Mid-range: Devpur Homestay Kutch
Want a memorable stay outside of the city? Stay in this small fort converted into a series of guest rooms out in a typical Katchi village. Colorful textiles decorate many of the rooms, and there’s a leafy shared courtyard to relax in. Check room availability for Devpur Homestay.
Luxury: Bhuj House
For a little bit of old-school luxury, stay at this beautiful Parsi heritage home in the heart of Bhuj. Though it’s in the city, its courtyard is an oasis of peace, and all of the well-maintained rooms are decorated with traditional Kutchi textiles. Check Bhuj House availability.
What kinds of traditional textiles and crafts can you buy in Kutch?
From intricate embroidery to metal work to natural dyed fabrics, Kutch’s craft culture is as vibrant and varied as India itself. Many villages have their own styles and specialties; the best solution is to explore the area at your own pace and see what you find!
… but, of course, not everyone has time to leisurely roam. Some particularly famous crafts and textiles from the Kutch region include:
- Bandhiani: A dyeing technique where artisans tie the fabric before dying to create simple patterns. You might know it as “tie dye”!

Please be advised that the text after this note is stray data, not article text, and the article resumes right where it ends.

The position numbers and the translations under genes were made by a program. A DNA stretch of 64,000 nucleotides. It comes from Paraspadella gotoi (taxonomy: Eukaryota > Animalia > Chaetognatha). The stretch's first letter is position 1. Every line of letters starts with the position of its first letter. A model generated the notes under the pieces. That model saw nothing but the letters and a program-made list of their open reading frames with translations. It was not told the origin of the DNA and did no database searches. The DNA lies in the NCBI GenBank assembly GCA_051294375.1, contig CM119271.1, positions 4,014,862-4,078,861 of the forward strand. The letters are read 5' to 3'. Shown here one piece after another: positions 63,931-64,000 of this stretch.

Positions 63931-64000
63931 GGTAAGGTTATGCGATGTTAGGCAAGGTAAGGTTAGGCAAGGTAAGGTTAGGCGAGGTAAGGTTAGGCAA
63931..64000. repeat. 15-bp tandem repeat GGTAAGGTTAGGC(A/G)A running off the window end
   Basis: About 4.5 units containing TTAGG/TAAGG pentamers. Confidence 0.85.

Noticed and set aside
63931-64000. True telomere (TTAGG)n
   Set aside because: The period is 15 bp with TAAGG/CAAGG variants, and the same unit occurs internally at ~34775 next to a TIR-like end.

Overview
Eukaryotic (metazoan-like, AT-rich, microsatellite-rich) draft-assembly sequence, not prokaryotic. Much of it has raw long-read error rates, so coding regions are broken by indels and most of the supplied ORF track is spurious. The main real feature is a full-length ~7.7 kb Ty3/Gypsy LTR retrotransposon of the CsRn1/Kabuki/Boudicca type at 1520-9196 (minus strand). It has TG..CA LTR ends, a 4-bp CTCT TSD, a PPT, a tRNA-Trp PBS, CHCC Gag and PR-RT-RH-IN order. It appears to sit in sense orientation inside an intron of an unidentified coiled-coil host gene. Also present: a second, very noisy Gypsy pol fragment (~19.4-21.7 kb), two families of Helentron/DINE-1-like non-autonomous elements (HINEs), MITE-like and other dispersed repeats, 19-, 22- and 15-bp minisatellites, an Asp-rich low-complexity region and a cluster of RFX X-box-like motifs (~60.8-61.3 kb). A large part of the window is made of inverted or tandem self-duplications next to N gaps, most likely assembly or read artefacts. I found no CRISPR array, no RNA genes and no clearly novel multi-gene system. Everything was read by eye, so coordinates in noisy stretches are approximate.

- Weaving: Traditionally done with wool to create warm shawls for shepherds, loom weaving has a long tradition in the region… but the geometric patterns of the region are now famous all over the world. Clacking hand looms are a common sound in many villages around Bhuj.
- Block printing: Wooden blocks are carved with designs, then artisans use them to print patterns by hand across vast swathes of fabric. It can take days to print a single piece of multicolored fabric!
- Embroidery: Kutchi embroidery is a dance of colors and glittering mirrors. It’s tradition for women to embroider their own bridal clothes over the years, though these days the region’s embroidery can be seen on everything from tops to handbags.
Getting out into the villages: a day trip to the block printers of Ajrakhpur
If you have your own transportation, there are countless villages you can visit to get a taste of Kutchi textile culture.
While staying in Bhuj, a friend and I rented a scooter and headed out to the village of Ajrakhpur to see some of the region’s most famous block printers in action.
The Khatri family’s ajrakh block printing business stretches back for ten generations. Though they’ve made concessions for the times and consumer demand and sometimes print using synthetic colors, most of their designs are printed using natural dyes such as indigo.
A single printed pattern often requires multiple wooden blocks to print all of the layers and colors of the design, and artisans often need several days to complete a single design. It’s a time-intensive process, but that’s why the final products are so valuable.